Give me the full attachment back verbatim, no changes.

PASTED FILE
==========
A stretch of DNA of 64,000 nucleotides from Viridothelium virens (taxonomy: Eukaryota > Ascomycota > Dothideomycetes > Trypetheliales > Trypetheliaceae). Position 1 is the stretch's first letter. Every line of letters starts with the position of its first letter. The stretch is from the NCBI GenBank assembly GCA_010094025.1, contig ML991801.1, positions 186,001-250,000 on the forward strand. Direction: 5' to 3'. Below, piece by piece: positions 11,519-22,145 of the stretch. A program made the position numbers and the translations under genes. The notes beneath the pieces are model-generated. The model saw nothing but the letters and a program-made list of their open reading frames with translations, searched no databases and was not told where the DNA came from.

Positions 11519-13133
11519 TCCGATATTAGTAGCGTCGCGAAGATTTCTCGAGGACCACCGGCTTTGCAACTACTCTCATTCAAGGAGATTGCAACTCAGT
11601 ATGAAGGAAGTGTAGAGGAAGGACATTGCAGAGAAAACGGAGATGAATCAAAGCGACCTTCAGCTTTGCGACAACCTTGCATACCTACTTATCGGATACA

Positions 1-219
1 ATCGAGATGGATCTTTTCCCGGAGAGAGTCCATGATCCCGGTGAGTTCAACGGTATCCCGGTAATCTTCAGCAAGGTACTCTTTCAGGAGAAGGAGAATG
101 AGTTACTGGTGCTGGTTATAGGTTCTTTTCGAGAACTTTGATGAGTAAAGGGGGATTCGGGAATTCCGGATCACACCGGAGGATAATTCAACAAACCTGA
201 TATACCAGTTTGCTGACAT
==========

A stretch of DNA of 64,000 nucleotides from Viridothelium virens (taxonomy: Eukaryota > Ascomycota > Dothideomycetes > Trypetheliales > Trypetheliaceae). Position 1 is the stretch's first letter. Every line of letters starts with the position of its first letter. The stretch is from the NCBI GenBank assembly GCA_010094025.1, contig ML991801.1, positions 186,001-250,000 on the forward strand. Direction: 5' to 3'. Below, piece by piece: positions 11,519-22,145 of the stretch. A program made the position numbers and the translations under genes. The notes beneath the pieces are model-generated. The model saw nothing but the letters and a program-made list of their open reading frames with translations, searched no databases and was not told where the DNA came from.

Positions 11519-13133
11519 TCCGATATTAGTAGCGTCGCGAAGATTTCTCGAGGACCACCGGCTTTGCAACTACTCTCATTCAAGGAGATTGCAACTCAGT
11601 ATGAAGGAAGTGTAGAGGAAGGACATTGCAGAGAAAACGGAGATGAATCAAAGCGACCTTCAGCTTTGCGACAACCTTGCATACCTACTTATCGGATACA

Positions 1-219
1 ATCGAGATGGATCTTTTCCCGGAGAGAGTCCATGATCCCGGTGAGTTCAACGGTATCCCGGTAATCTTCAGCAAGGTACTCTTTCAGGAGAAGGAGAATG
101 AGTTACTGGTGCTGGTTATAGGTTCTTTTCGAGAACTTTGATGAGTAAAGGGGGATTCGGGAATTCCGGATCACACCGGAGGATAATTCAACAAACCTGA
201 TATACCAGTTTGCTGACAT